British Wool has confirmed the prices being paid to members for last year’s wool clip.
A total of £6.6 million will be paid to members this year with exact prices depending on grade and type of wool. Members will be receiving a personalised letter in mid-May confirming the total value of their 2022 wool with core grades achieving 30p/kg, the Blackface wool 20p/kg, Welsh Mountain wool 10p/kg and 8p/kg for Swaledale.
Fleeces from organic flocks attract a premium of 70p/kg for core types and 20p/kg for the Welsh Mountain type.
Andrew Hogley, CEO, British Wool (pictured above) said: “We understand that prices will be disappointing to our members, particularly on the back of falling lamb prices and other difficulties in the wider industry. We are frustrated too. Global prices have been under pressure in recent months and this, alongside the cost inflation experienced by the wider industry, had created ‘significant difficulties’ in the marketplace, he added.
“As a farmers cooperative, the returns we offer our members are determined by the value we can achieve for the wool we sell on their behalf and the costs of bringing that wool to market,” he said. “There had been positive signs of recovery in the wool market after the devastating impact of the Covid pandemic, however the war in Ukraine and subsequent spike in energy prices reversed much of those improvements. High energy costs and consumer confidence had led to a very challenging environment for all raw material suppliers including wool.”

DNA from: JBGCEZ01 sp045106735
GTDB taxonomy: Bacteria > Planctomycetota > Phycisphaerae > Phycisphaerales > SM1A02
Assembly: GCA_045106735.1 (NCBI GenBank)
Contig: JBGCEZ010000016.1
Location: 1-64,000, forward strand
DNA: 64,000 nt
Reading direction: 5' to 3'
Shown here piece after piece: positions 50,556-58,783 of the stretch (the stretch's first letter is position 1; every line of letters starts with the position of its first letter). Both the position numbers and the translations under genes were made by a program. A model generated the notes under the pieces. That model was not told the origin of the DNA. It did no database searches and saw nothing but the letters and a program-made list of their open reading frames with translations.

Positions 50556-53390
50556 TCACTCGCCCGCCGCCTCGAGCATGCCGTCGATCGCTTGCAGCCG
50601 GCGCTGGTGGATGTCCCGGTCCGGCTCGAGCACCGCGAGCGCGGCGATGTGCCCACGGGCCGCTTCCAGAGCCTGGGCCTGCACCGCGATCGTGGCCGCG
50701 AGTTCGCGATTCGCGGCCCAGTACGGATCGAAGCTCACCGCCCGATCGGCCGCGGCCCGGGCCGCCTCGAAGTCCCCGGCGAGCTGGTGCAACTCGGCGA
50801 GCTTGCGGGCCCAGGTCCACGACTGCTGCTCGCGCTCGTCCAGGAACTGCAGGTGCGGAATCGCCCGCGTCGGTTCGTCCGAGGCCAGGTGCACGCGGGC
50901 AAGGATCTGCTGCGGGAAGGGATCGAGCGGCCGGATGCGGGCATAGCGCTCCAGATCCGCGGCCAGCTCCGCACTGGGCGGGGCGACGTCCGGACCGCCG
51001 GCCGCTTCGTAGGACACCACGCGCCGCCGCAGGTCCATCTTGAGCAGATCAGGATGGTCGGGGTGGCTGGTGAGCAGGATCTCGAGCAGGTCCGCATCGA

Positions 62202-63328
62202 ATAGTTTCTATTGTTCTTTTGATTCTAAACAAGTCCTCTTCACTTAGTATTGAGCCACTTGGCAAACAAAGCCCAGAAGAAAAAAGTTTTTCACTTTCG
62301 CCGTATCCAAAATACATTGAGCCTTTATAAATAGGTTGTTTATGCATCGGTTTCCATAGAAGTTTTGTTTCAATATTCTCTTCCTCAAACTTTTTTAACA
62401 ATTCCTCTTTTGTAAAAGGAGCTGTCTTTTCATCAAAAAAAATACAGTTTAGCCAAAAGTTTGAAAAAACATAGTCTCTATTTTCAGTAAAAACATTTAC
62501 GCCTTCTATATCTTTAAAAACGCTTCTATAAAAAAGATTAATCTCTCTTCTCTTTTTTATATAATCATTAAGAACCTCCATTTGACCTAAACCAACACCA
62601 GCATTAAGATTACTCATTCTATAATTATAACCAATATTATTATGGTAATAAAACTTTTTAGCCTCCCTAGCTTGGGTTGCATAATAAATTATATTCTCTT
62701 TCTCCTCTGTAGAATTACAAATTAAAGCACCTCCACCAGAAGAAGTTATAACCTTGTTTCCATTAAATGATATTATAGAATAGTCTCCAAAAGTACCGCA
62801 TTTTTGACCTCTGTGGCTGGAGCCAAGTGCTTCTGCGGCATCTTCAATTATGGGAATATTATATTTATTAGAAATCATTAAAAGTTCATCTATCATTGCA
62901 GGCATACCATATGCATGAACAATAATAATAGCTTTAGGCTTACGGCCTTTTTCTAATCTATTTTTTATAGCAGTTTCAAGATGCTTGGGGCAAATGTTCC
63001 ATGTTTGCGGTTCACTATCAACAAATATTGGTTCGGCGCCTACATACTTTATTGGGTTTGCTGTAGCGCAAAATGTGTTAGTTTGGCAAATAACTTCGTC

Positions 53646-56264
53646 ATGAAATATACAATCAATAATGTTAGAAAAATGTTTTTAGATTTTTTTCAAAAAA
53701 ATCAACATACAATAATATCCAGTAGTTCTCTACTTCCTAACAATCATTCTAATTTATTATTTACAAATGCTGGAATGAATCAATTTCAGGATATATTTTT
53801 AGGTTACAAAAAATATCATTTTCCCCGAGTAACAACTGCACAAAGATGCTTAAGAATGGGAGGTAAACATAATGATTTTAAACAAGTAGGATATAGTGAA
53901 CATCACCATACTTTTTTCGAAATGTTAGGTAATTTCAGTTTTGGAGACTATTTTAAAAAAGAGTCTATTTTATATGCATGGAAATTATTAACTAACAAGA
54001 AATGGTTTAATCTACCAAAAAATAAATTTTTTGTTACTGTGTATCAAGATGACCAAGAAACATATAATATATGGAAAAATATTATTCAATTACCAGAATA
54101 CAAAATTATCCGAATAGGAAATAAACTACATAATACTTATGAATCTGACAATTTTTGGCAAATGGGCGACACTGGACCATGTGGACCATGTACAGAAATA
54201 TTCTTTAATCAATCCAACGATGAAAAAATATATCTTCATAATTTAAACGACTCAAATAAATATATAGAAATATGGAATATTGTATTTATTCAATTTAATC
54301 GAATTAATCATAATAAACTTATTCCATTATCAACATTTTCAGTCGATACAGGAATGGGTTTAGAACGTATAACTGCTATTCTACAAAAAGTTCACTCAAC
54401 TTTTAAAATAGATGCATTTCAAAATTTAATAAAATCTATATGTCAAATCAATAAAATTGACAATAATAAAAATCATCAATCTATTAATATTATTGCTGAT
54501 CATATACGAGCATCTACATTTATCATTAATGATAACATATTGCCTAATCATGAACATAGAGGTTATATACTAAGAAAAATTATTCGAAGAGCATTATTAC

“The impact of high energy prices on the cost of processing wool has been enormous,” explained Mr Hogley. “Commercial scouring tariffs have increased by 30% over the past 12 months.” Increased haulage rates and diesel prices had also been a significant challenge to the business, he said.
Despite these difficulties, British Wool has still been able to sell the wool achieving prices comparable to those in New Zealand.
Mr Hogley concluded: “We are optimistic about the future and believe there is much to be positive about. Our focus on the environmental and sustainability credentials of British wool is gaining traction. Over the past year the number of brands with verified British wool product ranges has increased to more than 100.
“Increasingly we are seeing manufacturers willing to pay a premium for traceable British wool and we have invested in our systems that give full traceability back to the farm.” Exploring new uses and markets for wool was ongoing too he said.
“We encourage sheep farmers to continue supporting us as we continue to navigate these difficult times. We truly believe that with continued effort, determination, and innovation we can build a positive future for wool, but we all need to work together.”
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